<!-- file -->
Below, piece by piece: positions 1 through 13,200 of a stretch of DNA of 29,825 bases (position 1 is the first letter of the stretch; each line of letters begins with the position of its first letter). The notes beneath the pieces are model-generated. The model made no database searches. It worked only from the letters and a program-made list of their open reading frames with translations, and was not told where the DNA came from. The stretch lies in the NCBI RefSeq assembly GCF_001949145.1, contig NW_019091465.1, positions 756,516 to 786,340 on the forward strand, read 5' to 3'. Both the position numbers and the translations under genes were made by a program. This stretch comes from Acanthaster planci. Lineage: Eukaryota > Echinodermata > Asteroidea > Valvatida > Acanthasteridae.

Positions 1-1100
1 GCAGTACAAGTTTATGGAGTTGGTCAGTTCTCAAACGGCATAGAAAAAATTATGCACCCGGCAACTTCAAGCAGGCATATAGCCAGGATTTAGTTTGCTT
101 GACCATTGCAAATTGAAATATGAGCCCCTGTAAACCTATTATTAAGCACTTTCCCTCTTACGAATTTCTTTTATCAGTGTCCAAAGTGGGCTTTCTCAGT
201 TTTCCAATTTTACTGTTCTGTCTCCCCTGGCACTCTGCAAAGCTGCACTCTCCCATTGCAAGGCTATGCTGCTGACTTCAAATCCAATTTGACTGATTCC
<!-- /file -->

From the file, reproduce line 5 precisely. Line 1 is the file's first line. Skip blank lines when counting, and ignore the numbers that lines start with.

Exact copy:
201 TTTCCAATTTTACTGTTCTGTCTCCCCTGGCACTCTGCAAAGCTGCACTCTCCCATTGCAAGGCTATGCTGCTGACTTCAAATCCAATTTGACTGATTCC